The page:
Revolutionary ideas of terrorism and humanism take the stage as Avant Bard presents Les Justes (The Just Ones), a play written by Albert Camus, translated and adapted by Rahaleh Nassri. With direction by Jay Hardee – the show takes audiences on a dramatic journey – filled with high stakes and dire moments – as the story of a small group of revolutionaries attempt and plot to carry out an assassination in the name of terror and justice, believing that only one can help bring forth the other.
The show is intense and the cast is filled with powerful performances. From the moment the show opens the stakes are incredibly high, the consequences of interactions and words exchanged are played with life or death need. And the show continues at this level for the duration of the production. And while the show is played at the height of emotional and physical responses – it plateaus on a plane of high energy having climbed from nowhere and having nowhere to drop to. But when there are scenes and moments that are bursting with excitement, high energy, extreme tension, and dire circumstances, Les Justes is thrilling and compelling.
The costumes, designed by Jen Bevan, helped create secretive characters among the ranks of the revolutionaries but sent mixed messages in regards to time and setting. The suits, while sharply pressed and pinstriped with matching fedoras and brightly shined flat black shoes, seemed more reminiscent of the 1930’s American Gangster concept rather than the actual setting of the play. And although the time and location are never mentioned, the play, indicated by character names, dialogue and textual references, takes place in Russia just after the turn of the century. While they helped distinguish the many proud revolutionary men from one another it created a distance between the characters and their setting. The setting itself is beautifully crafted, designed by David C. Ghatan. The large white silhouette carvings that frame the stage are intriguing but in this case adds an overdose of symbolism to the play. When the text and the actor’s actions clearly show that the world is closing in on them – the large silhouette carvings of revolutionary images also close in around the stage.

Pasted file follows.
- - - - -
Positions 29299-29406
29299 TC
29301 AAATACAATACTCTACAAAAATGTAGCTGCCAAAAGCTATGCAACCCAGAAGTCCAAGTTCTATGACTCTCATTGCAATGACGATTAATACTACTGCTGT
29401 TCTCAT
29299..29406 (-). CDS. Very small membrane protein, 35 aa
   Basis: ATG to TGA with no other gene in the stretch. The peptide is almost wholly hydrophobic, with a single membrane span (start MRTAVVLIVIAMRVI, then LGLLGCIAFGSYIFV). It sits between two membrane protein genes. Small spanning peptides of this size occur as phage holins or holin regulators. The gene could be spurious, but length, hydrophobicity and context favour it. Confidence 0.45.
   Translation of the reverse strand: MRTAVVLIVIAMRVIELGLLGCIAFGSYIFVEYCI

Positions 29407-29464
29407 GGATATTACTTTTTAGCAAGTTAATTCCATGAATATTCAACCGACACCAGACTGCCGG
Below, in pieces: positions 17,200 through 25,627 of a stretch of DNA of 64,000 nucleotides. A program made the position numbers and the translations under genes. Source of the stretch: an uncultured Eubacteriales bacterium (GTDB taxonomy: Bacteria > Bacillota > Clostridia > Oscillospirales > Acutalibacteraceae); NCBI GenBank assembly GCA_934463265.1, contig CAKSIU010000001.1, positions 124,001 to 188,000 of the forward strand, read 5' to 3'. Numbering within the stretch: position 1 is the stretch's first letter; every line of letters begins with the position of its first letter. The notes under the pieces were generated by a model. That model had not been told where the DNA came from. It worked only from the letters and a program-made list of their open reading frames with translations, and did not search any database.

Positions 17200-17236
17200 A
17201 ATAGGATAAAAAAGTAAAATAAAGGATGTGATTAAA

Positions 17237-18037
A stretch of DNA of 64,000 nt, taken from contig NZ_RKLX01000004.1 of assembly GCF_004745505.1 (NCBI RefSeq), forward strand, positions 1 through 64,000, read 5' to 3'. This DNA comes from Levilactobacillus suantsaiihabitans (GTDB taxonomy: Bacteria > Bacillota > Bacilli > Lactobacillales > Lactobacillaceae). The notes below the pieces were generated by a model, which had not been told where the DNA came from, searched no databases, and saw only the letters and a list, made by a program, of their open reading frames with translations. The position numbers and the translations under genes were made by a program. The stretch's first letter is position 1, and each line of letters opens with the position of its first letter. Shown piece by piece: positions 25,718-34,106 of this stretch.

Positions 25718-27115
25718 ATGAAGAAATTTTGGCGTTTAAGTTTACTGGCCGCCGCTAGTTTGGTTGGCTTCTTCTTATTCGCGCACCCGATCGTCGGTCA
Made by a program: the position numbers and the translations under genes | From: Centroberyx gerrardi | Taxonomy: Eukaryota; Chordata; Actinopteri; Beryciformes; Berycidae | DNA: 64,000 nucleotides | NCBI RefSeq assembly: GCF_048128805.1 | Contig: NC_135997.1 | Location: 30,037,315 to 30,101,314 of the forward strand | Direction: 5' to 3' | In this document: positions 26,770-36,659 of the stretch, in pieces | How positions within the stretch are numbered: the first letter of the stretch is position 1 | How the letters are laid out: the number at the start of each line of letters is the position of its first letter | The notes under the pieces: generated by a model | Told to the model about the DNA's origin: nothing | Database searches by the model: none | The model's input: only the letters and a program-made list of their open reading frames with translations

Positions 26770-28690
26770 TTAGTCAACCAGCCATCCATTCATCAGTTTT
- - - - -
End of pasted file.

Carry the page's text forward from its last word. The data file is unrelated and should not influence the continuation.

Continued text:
The actors create distinctive characters who at the same time are so similar to each other – because of their shared love for the goals of the revolution. They do make fantastic use of the space, pacing around it, crossing through it, utilizing the ‘in-the-round’ concept to their advantage to create a sense of urgency in the show. The most combustive moments happen when the characters are given moments of drawn out monologues to express their own individuality to the cause – their personal feelings, their insecurities, and their problems.
The most powerful of these long emotional monologues comes from Voinov (Theo Hadjimichael) when he breaks down before Annenkov (Frank Britton). The scene leaves Hadjimichael raw and emotionally naked – standing before the eyes of judgment as he confesses his cowardice. In that moment he is so absorbed in his personal expression – his body trembling, sweating nervously, frantically pacing and spinning in tiny circles; that the words almost become unimportant, everything that needs to be expressed coming across his face, his body, and even just the sound of his voice without needing the articulation to understand that he is frightened and ashamed. A remarkable moment of individualistic expression.
Yanek (James T. Majewski) has a similar moment, with his bleeding heart sorrow as he confesses to why he failed the mission. Majewski stays at a heightened state throughout the show, and manages to make it different and exciting every step of the way. He never draws back in his energy levels and rarely in his vocal levels – and he is captivating as he spins in his own nervous convictions around the stage, erupting with passionate moments when played opposite of Dora (Nora Achrati) and Stepan (John Stange). The most passionate moment fires up between Majewski and Stange when they are at vocal odds over who is more committed to the revolutionary cause and why. Majewski is roiling with his justification and Stange forces harsh words right back at him, a verbal fight that nearly ends in physical blows – not to be missed!
The show itself provides echoes of mania and depression. There are frantic moments where characters are rushing about the stage, with spastic gestures and heightened senses of alertness. Skuratov (Graham Pilato) falls in the middle of these two extremes, arriving late in the show to diffuse the tension of Yanek’s (Majewski) tortured soul in prison. Moments like these are blown apart by the depressing lows of the play where the characters, still playing at heightened levels, shift their mania to despair and hopelessness.
Les Justes is a great series of emotional moments that holds the attention of the audience, and is filled with raw emotion.
Running Time: 90 minutes with no intermission.